The first Christmas came pregnant with anticipation and the heralding of angels upon lowly shepherds in a dim-lit field. For thirty-three years Mary remembered the night her son, our Savior, was born. She pondered the events in her heart and poured over the man the Son had become. On the thirty-fourth year after His birth, she found herself celebrating an unexpected Christmas: God and Son reunited, mother and Son separated by heaven and earth.
As we remember this Christmas the angels heralding his birth, we too may find ourselves celebrating an unexpected Christmas like Mary's 34th Christmas. A Christmas celebration marked by loss even as we are cradled in the cross of Christ. The Father empathizes with our empty place settings at the table this Christmas. He sees every tear and knows the aching of our hearts. The loved ones who are united now with the Father have left a scar on our souls; a separation that only death can bring. Thankfully death lost its final sting at the resurrection, and those who were in Christ in life now celebrate Christmas with the One of whom it was prophesied:
Surely he has borne our griefs and carried our sorrows; yet we esteemed him stricken, smitten by God, and afflicted. But he was pierced for our transgressions; he was crushed for our iniquities; upon him was the chastisement that brought us peace, and with his wounds we are healed. All we like sheep have gone astray; we have turned—every one—to his own way; and the Lord has laid on him the iniquity of us all. ~Isaiah 53:4-6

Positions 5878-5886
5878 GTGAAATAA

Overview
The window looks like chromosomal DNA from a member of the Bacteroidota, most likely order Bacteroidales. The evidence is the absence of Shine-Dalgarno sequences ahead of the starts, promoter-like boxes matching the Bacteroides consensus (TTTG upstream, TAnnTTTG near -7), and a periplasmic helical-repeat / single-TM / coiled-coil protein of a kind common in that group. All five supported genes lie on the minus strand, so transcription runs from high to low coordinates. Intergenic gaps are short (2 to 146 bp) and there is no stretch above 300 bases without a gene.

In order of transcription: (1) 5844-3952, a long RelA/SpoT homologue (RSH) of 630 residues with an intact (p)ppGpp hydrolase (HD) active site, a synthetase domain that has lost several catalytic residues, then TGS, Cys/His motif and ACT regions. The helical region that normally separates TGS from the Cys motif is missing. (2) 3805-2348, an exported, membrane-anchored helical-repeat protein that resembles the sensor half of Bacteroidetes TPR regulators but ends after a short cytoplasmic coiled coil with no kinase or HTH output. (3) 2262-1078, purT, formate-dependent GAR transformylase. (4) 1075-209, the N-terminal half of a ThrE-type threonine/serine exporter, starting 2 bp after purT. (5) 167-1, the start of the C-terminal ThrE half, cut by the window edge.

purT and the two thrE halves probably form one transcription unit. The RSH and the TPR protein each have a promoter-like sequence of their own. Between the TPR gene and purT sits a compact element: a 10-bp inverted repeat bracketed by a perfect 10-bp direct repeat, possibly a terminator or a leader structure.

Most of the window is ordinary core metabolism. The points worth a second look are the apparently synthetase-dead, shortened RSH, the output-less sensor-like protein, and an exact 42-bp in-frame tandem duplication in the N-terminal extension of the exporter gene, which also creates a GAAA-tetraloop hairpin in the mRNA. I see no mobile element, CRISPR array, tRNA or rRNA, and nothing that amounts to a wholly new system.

The separation from our loved ones is potentially temporary because Christ first separated Himself from the Father. He brought us peace in His pain and healing in His affliction. No one comprehends the sorrows of a grieving heart like the Father, Son, and Holy Spirit. Indeed He sympathizes with our weaknesses (Hebrews 4:15) and gives grace in our grief. As unexpected Christmas's are celebrated all around the world, petitions are made to the One who brought us eternal peace asking Him to pour His healing balm on temporal suffering hearts once more.
Brooke Cooney is a pastor's wife, mother of two, and foster-mom of one. To capture the eternal in the everyday, she blogs about family, faith, and lessons along the journey at ThisTemporaryHome.com.